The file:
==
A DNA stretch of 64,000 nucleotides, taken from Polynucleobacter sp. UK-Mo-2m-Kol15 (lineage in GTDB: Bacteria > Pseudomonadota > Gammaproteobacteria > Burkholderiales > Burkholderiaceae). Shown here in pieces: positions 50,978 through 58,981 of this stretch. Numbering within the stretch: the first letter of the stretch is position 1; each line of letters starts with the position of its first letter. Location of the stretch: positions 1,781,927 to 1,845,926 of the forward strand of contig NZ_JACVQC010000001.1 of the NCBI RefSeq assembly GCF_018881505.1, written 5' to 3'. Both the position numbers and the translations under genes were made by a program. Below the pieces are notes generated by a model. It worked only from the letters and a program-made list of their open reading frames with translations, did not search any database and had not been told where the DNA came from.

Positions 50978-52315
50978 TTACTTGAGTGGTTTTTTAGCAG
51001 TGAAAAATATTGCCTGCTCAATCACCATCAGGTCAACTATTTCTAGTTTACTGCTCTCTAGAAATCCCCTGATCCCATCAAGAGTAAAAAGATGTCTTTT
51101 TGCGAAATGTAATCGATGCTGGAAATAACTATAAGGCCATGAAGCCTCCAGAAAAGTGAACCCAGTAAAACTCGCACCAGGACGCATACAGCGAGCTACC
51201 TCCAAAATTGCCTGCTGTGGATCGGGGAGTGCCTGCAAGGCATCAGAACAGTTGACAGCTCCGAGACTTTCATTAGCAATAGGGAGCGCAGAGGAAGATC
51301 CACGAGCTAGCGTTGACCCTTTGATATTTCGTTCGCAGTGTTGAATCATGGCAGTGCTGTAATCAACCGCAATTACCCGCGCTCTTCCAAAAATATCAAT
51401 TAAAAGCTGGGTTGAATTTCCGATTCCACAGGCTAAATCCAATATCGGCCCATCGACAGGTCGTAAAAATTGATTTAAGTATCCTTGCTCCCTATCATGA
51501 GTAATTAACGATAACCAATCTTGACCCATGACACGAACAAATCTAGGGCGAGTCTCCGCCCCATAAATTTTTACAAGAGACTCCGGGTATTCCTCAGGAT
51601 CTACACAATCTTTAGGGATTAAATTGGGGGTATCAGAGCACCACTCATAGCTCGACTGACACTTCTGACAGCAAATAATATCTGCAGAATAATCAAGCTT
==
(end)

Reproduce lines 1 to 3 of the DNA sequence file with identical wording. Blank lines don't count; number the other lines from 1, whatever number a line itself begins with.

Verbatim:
A DNA stretch of 64,000 nucleotides, taken from Polynucleobacter sp. UK-Mo-2m-Kol15 (lineage in GTDB: Bacteria > Pseudomonadota > Gammaproteobacteria > Burkholderiales > Burkholderiaceae). Shown here in pieces: positions 50,978 through 58,981 of this stretch. Numbering within the stretch: the first letter of the stretch is position 1; each line of letters starts with the position of its first letter. Location of the stretch: positions 1,781,927 to 1,845,926 of the forward strand of contig NZ_JACVQC010000001.1 of the NCBI RefSeq assembly GCF_018881505.1, written 5' to 3'. Both the position numbers and the translations under genes were made by a program. Below the pieces are notes generated by a model. It worked only from the letters and a program-made list of their open reading frames with translations, did not search any database and had not been told where the DNA came from.

Positions 50978-52315
50978 TTACTTGAGTGGTTTTTTAGCAG